Decoupling between China and US not in either country's interest, say experts at ST Global Outlook Forum

(From left) Straits Times associate editor Vikram Khanna; OCBC head of treasury research and strategy, global treasury Selena Ling; Professor Danny Quah, dean and Li Ka Shing Professor in Economics, Lee Kuan Yew School of Public Policy; and ST's US b
(From left) Straits Times associate editor Vikram Khanna; OCBC head of treasury research and strategy, global treasury Selena Ling; Professor Danny Quah, dean and Li Ka Shing Professor in Economics, Lee Kuan Yew School of Public Policy; and ST's US bureau chief Nirmal Ghosh at The Straits Times Global Outlook Forum on Nov 22, 2019.ST PHOTO: NG SOR LUAN

SINGAPORE - A "decoupling" between China and the United States is neither likely nor feasible, said experts at The Straits Times Global Outlook Forum on Friday (Nov 22), given that both economic heavyweights still have many reasons to work together.

"Decoupling is not in anybody's interest," said Mr Benjamin Kang Lim, The Straits Times' global affairs correspondent, who was speaking from Beijing via video conference.

"The two countries have to work together on a lot of other issues including nuclear proliferation, climate change, terrorism, money laundering, global pandemics and many other threats to global stability."

They also warned that it is too late to block Beijing's technological advance, which the US appears to be attempting to do.

"If the US is, for example, trying to stop China from importing chips, China is going to make them on its own," said Mr Vikram Khanna, who is associate editor of The Straits Times. "It's also too late to reverse China's technological leadership in certain industries."

But it is not too late to get China to undergo certain reforms, in areas such as intellectual property protection, he added.

The Straits Times Global Outlook Forum, held at the Ritz-Carlton Millenia Hotel on Friday, is an annual event focusing on the economic and political situation around the world. Audience members included academics, businessmen and readers of The Straits Times.

Discussion topics at this year's edition included the trade war, as well as the situation in Hong Kong and its implications for the region.

Economist Selena Ling, who is head of treasury research and strategy at OCBC Bank, pointed out that a Phase One trade deal between both countries is low-hanging fruit.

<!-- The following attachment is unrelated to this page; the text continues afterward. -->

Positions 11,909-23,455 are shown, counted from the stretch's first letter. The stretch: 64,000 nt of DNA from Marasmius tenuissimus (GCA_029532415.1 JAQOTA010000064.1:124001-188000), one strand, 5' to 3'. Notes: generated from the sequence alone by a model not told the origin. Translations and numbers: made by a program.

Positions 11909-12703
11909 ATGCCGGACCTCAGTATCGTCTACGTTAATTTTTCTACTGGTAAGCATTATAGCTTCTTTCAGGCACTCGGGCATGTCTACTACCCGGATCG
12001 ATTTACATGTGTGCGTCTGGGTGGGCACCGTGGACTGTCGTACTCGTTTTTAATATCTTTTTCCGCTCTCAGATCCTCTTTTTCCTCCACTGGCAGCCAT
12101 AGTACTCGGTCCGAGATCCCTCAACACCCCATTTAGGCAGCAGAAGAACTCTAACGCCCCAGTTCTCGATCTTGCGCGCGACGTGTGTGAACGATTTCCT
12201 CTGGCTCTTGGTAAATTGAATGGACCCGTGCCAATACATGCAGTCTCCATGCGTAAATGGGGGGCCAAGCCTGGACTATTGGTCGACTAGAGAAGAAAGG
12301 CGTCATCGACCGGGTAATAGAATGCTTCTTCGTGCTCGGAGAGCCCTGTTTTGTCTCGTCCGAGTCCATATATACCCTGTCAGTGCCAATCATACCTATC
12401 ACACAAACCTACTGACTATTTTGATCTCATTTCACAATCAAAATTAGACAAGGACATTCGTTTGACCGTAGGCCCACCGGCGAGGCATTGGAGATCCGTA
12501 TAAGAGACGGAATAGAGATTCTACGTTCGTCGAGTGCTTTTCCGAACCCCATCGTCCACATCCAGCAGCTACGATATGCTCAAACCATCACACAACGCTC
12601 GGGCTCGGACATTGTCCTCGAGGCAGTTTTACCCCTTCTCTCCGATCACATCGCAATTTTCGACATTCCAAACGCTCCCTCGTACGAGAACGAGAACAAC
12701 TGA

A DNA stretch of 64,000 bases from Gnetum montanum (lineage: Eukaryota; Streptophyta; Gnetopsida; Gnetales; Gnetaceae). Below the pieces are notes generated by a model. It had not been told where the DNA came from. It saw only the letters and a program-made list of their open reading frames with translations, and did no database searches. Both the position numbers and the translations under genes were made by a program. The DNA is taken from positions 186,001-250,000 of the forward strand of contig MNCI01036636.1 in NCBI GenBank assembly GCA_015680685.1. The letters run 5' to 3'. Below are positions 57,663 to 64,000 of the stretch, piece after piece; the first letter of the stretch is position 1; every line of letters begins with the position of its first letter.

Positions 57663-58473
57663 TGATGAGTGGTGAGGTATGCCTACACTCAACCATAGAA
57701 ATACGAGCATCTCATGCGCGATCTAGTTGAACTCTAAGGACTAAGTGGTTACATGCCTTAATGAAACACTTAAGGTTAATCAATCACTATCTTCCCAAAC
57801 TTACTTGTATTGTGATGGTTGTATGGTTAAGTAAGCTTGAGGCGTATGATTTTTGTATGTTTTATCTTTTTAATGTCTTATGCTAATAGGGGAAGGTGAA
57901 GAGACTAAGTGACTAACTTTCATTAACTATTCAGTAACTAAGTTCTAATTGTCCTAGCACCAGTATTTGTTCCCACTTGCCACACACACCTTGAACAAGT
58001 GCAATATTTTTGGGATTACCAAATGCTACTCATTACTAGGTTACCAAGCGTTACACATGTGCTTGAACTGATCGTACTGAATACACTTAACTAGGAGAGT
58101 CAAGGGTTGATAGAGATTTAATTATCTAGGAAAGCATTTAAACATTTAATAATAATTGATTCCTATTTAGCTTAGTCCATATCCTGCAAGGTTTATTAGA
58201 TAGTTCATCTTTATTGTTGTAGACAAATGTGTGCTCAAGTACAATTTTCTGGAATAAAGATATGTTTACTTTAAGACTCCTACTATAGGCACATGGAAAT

For such a deal to be struck, China must agree to buy more agricultural goods from the US, which must, in turn, refrain from imposing additional tariffs or hiking existing ones, she said. "I think that's doable. But beyond that, that's a real challenge," Ms Ling added. "When you get into all this ambiguous stuff like human rights violations, who is right and who is wrong, that is going to be really difficult to sort out."

The Straits Times' US bureau chief Nirmal Ghosh, who moderated the session, also asked panellists how important it is that Asean countries not be forced to pick sides in the conflict between both economic heavyweights.

"The question we really need to ask is: Is it possible to imagine a level playing field where we don't make that choice between the US and China?" responded Professor Danny Quah, dean of the Lee Kuan Yew School of Public Policy at the National University of Singapore.

For most of the century, it has been America that has advocated multilateralism. Now, it has pulled back, he said.

Prof Quah stressed that Asean must continue to focus on the multilateralism that works best for it. "The rhetoric on multilateralism is no longer the monopolistic preserve of the US."

On the topic of Hong Kong, panellists were asked about the likelihood of the city being supplanted by either Shenzhen or Shanghai as a global financial centre.

Hong Kong's great strengths are its rule of law, independent judiciary, convertible currency and institutional framework that allows financial transactions to be trusted by multinational firms, Mr Khanna said.

"All of that is not about to happen in China in a hurry," he added.

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Ms Claire Huang, who is The Straits Times' Hong Kong correspondent, pointed out that Hong Kongers are particularly wary of the Chinese judicial system because they feel it is "opaque... a moving target".

Hong Kong - unlike its two rivals on the mainland - has very free capital flows, added Ms Huang, who was also speaking via video conference, from Hong Kong. "To replicate the kind of success that Hong Kong has would be very difficult," she said.

But even so, the world may not have a choice if the situation in Hong Kong continues to unfold in the same vein, added Prof Quah.

"Obviously, Shanghai and Shenzhen don't have the deep experience that Hong Kong has been able to harvest over these decades," he said. "But if Hong Kong continues down a path where it continues to show, on all sides, a continuing disrespect for law... there might be no choice."

The experts agreed that it would be "devastating" for Hong Kong if the city's special status is removed such that it becomes "just another Chinese city", but that Hong Kong is just one of many challenges faced by Chinese President Xi Jinping.

"It would be quite catastrophic for the Hong Kong economy," Ms Ling said. "But for China and the world, not so much."

Deputy Prime Minister and Finance Minister Heng Swee Keat also addressed the audience during the forum. In his speech, he stressed the importance of Singapore continuing to build bridges at a time when the world is building walls.